Firefox or what?

hw hw at
Thu Aug 15 16:23:15 UTC 2019

On Thu, 15 Aug 2019 14:51:17 +0200
Polytropon <freebsd at> wrote:

> On Thu, 15 Aug 2019 12:37:05 +0200, hw wrote:
> > On Wed, 14 Aug 2019 13:21:18 +0200
> > Andrea Venturoli <ml at> wrote:
> > 
> > > On 8/13/19 11:34 PM, hw wrote:
> > > 
> > > > After all this, I wouldn't be surprised if FreeBSD-NFS is incompatible
> > > > with Centos-NFS.
> > > 
> > > Sorry, but you didn't say that in your first post.
> > 
> > It was neither relevant, nor known in the first post.  If Firefox
> > generally doesn't work with FreeBSD, that would have been an
> > explanation, and that was what I wanted to know.  Seeing that so many
> > things are missing from the version FreeBSD uses is not exactly
> > encouraging.
> What do you consider "missing from FreeBSD's Firefox version"?
> Am I reading this correctly?

I'm referring to the list of missing things that is being displayed
when you install the package.

> Given that the FreeBSD version of Firefox version is essentially
> the Linux version of Firefox _ported_ to FreeBSD, I cannot imagine
> things are "missing" - except maybe those that heavily rely on
> Linux mechanisms that don't exist on FreeBSD, but then, the
> "Windows" version of Firefox would miss them, too.

It's still not encouraging.

> > That NFS doesn't work right was unexpected and unknown, and I was
> > assuming that NFS is compatible with NFS since anything else doesn't
> > make sense.
> As others have confirmed their NFS settings are working fully
> as expected, you should review your configuration. You already
> could confirm that it works among Linux systems, if I remember
> correctly. So FreeBSD is "the new part" here. It still leaves
> the possibility (!) that "Linux NFS" is broken in a way that
> it only works with Linux, and not entirely as expected with
> non-Linux systems such as FreeBSD.

That is certainly a possibility.  It's not relevant, though.

> I've been running NFS setups with Linux, BSD, and Solaris, but
> that way mamy years ago. Maybe things have disimproved since ... ;-)
> > > Again, this might be a problem with FreeBSD, a problem in CentOS, a 
> > > problem with how you configured them...
> > > We cannot tell if you don't provide info.
> > > Also, I'd be suprised if this only affected FireFox (which was the 
> > > original subject), as several other programs wouldn't work then...
> > 
> > Firefox was the one I tried to get to work; if others didn't work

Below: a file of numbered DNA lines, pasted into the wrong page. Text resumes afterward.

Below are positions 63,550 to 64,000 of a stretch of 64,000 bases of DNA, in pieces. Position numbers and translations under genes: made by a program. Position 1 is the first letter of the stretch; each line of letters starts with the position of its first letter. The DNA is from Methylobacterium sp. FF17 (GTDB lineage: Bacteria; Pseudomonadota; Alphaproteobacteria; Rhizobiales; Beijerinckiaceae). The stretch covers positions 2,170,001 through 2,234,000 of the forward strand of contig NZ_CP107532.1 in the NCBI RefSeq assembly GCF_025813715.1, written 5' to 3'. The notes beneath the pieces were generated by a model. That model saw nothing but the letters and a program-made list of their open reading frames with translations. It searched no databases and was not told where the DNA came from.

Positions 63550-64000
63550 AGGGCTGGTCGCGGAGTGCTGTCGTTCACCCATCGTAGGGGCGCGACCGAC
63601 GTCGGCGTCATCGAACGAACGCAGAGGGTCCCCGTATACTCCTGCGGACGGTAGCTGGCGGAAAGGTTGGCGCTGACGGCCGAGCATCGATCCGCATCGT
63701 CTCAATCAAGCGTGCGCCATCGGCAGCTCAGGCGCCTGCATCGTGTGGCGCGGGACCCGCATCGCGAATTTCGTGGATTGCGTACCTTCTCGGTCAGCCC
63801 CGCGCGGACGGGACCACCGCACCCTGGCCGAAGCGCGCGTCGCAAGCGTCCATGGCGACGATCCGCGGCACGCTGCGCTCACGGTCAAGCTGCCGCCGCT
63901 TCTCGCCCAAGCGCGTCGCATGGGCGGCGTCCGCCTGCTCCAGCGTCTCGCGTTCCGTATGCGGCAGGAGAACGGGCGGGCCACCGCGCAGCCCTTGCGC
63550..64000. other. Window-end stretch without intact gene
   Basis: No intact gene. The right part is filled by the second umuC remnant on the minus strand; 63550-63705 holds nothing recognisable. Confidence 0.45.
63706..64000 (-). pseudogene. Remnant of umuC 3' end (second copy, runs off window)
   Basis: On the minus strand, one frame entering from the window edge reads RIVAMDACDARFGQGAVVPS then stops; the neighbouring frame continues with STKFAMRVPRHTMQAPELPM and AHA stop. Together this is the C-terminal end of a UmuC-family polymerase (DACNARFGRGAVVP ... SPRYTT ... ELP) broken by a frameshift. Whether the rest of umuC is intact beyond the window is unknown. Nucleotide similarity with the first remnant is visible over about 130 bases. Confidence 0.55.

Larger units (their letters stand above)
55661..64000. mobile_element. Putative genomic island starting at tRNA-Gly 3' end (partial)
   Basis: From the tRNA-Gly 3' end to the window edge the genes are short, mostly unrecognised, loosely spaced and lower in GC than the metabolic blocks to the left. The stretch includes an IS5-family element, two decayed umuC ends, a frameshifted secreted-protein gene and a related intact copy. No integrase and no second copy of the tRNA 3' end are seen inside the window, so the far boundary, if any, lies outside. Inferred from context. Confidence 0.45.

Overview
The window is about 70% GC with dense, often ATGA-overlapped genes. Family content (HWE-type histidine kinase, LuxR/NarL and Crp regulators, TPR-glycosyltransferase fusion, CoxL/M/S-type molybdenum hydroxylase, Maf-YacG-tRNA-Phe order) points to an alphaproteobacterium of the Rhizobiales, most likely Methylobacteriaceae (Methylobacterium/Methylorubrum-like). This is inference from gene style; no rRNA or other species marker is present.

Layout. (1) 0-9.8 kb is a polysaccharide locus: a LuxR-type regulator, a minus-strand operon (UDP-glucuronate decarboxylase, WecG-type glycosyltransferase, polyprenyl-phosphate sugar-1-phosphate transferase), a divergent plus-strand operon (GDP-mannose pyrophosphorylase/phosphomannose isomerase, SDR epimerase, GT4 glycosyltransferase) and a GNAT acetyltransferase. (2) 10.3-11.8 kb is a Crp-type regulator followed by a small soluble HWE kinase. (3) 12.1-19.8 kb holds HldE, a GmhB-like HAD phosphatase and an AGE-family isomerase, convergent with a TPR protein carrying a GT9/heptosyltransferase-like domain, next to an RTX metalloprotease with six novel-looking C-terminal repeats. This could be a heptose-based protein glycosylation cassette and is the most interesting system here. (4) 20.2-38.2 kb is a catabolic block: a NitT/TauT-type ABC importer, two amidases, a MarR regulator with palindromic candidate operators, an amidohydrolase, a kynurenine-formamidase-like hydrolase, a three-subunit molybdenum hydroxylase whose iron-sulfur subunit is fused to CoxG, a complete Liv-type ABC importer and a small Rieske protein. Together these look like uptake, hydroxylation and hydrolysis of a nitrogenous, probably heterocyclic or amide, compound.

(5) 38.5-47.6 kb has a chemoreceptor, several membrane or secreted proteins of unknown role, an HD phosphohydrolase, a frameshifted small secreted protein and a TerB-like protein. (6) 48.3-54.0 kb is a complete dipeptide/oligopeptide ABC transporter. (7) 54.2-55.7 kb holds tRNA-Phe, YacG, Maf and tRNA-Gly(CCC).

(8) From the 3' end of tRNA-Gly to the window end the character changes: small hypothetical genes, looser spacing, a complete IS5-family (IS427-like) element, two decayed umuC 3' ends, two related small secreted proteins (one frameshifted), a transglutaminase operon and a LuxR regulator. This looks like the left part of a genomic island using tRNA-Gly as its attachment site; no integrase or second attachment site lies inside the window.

> > either, I didn't get so far as to find it out other than a while ago
> > when it turned out that NFS in FreeBSD sucks because it's incapable of
> > exporting directories with the permissions as required.
> Could that be a configuration problem?

No, it is a feature.  There is even a bug report about it.

> Again, it would help if you could quickly describe your setup.

There is no way to describe it quickly.  Multiple servers, PXE boot
setups, VLANs and switches from different manufacturers are involved.

> [...]
> > > Everything here is FreeBSD based.
> > 
> > So that is already a difference.
> Definitely. Interoperability can lead to the "funniest"
> explorations... :-)

That would be one of the reasons for which it would be unwise to use
FreeBSD any more than I'm using it now.

> > > > What will you do when you run into bug 220004?
> > > 
> > > I don't know.
> > > I'm not using 12 yet: I see .0 releases (of any software) as potentially 
> > > immature and buggy and I'm absolutely not switching until 12.1 is
> > > out.
> > 
> > Then why doesn't the documentation warn about this?
> Because (1) nobody noticed yet, and (2) because the attitude
> to not use .0 software is nothing "standard", but a specific
> preference of certain people (who probably have good reasons
> to do so). Personally, I've never been bitten by a .0 version
> of FreeBSD. I run Firefox successfully on 12.0-p7/i386, but
> there is no NFS involved.

The bug is over 2 years old, so people have noticed.

I'm usually not keen on using software right away the day it comes out
and rather give it a while so bugs can be discovered and fixed.
FreeBSD wasn't released the day I started using it and has a

> > I was trying to
> > find out what the recommended stable version is, and that seems to be
> > 12 release.  Why call it release when it's still beta?
> Because it isn't beta. FreeBSD has strong guidelines in place
> that prevent immature software to be released as a -RELEASE
> version: alpha, beta, release candidate(s), release version.
> But mistakes _can_ happen, and bugs might slip through. That's
> what the patches are for. So if you plan a new installation,
> you should use the current release, which is 12.0, and after
> installation, use freebsd-update to get the available patches.

That's what I thought.

> If you wish to use an older version, that's possible too, and
> that would be 11.3, which _also_ has the status of "production
> release", so it's _not_ legacy.

I like upgrading only so much ...

> More information here:
> Or you wait until 12.1, but that's probably not a solution here.

Right, I needed the solution a couple weeks ago.  At least it's
finally in testing.

And who says 12.1 would work better.

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